The Rivals

The Rivals Adelaide Rep 2020Adelaide Repertory Theatre. Arts Theatre. 4 Dec 2020


It seems the old Rep is old no more.

Throughout the lockup, The Rep bravely experimented in online productions, including a really delightful series of staged radio plays. Now with its first live audiences limited to only 54 and carefully covid-distanced, it has re-opened the doors of the Arts Theatre with a very old play and given it a whoosh of youthful vigour.


It is a humble, very low budget scratch production which is offbeat for a Sheridan period piece. Those old post-Restoration comedies of manners usually have flamboyant costumes and lavish sets. Here, there is just a plain curtain and a door with the players carrying chairs, sofas, and assorted set pieces on and off stage. Even the costumes are a bit all over the place, albeit they are colourful and suggestive of the characters. If there is to be a big tick in the appearance department, it goes to Annie Smith, the production hair stylist. In some ways she is star of the show. The women, uniformly, have aptly fanciful period hair styles with Mrs Malaprop as piece de resistance, especially when she appears with, of all things, a model yacht as a jaunty fascinator.


The Rivals is a beloved old Richard Brinsley Sheridan play, much performed since it first hit the stage the 1700s and much celebrated for its creation of the aforementioned character, Mrs Malaprop, whence comes the word “malapropism” for her incessant use of just the wrong word. Since she prattles this deceptively sensible nonsense, she is a demanding character to portray and The Rep did well in casting Kate Anolak who carries off with glorious authority the woman’s torrents of pretentiously almost-eloquent banter.


There are many delicious performances in this production directed by Matthew Chapman. Standout is Guy Henderson as Acres, a well delivered and refreshingly comic portrayal. He’s a joy to watch. A dandy dandy! Patrick Clements, also, delivers some lovely reactive comic moments in the ambivalent romantic lead as Sir Anthony Absolute. Don O’Donnell as poor Faulkland, the other romantic protagonist, has an earnest studiousness about him and a good stage presence in his quest for the heart of the lovely Julie. As sweet Julie, Emily Currie provides a strong and agreeable characterisation and a good, well-modulated voice. Alison Sharber, complete with gorgeous tiny poodle, utterly smothers the stage in glamour as Lydia Languish while the inimitable Matt Houston makes the complete contrast as the oddball rustic, Sir Lucious O’Trigger. Lindsay Dunn gives Sir Anthony Absolute a sense of perplexed earnestness and, indeed, the play’s cast is generally a pretty well-honed machine against the odds of no budget and minimal preparation time. It is colourfully completed by Jess Wolfendale, Rebecca Kemp, Philip Lineton, and AJ Bartley.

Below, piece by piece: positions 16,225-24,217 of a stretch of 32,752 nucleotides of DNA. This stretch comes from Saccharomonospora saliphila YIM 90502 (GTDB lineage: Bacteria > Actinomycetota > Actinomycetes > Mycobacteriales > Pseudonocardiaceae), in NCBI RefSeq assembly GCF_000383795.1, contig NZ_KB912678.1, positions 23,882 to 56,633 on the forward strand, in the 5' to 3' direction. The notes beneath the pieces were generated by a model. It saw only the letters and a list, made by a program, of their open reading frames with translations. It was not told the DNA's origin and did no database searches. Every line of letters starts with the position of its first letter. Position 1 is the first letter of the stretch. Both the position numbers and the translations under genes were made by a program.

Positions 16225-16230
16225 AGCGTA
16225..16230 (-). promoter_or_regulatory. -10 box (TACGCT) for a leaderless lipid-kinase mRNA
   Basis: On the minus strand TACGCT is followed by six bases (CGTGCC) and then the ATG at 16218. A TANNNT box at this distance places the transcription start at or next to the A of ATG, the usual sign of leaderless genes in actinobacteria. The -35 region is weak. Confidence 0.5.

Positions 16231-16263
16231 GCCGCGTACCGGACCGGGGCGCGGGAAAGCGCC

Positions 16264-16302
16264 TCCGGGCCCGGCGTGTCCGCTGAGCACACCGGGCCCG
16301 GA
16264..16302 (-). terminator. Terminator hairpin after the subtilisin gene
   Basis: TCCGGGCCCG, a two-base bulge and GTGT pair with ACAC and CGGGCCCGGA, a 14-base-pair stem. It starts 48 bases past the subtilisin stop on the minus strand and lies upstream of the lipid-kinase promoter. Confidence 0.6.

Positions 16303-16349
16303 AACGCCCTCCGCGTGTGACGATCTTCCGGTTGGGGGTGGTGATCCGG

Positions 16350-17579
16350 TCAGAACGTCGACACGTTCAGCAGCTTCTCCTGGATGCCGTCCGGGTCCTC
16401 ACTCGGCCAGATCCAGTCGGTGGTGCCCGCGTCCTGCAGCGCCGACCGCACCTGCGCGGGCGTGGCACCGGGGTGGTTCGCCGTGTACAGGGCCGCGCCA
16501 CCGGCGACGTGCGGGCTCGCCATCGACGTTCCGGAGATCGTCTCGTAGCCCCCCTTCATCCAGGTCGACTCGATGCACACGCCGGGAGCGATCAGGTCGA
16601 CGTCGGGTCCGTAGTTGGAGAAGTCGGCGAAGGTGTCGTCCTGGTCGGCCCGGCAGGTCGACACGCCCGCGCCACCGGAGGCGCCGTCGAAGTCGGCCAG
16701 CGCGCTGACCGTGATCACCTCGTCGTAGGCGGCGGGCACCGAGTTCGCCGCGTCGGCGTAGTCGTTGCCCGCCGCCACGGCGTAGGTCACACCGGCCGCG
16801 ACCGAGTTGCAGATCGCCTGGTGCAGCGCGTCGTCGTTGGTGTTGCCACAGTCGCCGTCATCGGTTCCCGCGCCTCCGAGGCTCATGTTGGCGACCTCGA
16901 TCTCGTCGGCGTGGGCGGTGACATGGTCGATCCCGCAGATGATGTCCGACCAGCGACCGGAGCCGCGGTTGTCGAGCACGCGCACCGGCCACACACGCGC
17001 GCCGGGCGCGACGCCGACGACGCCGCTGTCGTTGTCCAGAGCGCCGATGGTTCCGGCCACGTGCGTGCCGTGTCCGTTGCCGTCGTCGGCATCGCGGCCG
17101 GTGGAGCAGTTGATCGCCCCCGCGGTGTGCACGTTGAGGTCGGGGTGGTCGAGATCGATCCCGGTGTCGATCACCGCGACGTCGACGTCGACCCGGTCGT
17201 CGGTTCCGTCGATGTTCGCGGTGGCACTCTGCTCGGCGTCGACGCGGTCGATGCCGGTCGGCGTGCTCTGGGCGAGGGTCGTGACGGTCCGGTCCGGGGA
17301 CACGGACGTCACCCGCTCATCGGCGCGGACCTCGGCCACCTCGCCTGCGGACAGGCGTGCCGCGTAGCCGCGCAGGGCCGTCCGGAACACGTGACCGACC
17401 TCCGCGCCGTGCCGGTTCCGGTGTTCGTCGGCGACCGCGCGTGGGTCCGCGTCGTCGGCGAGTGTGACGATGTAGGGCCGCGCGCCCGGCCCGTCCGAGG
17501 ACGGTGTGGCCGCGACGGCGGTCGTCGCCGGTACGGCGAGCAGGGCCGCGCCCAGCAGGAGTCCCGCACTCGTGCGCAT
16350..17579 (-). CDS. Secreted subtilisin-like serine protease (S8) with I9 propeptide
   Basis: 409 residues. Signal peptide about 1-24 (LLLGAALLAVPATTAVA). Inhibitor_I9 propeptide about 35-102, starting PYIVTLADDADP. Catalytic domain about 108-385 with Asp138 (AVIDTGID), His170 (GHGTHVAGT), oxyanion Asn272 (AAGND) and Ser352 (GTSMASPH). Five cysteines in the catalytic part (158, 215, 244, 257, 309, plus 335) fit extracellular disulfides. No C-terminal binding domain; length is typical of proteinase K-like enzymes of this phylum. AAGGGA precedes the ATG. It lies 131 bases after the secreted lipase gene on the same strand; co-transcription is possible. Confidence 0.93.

Director Chapman might have a word with some of the cast members, the women particularly, to control a tendency to shrillness.

But, the overall spirit that this cast engenders is one of zeal and youth and it is good to see such a young audience at a Rep production. Truly, there seems to be a new broom and, out of the plague, a spirit of ebullient positivity - which augurs well for 2021.


Samela Harris


When: 3 to 6 Dec

Where: Arts Theatre

Bookings: Season Sold Out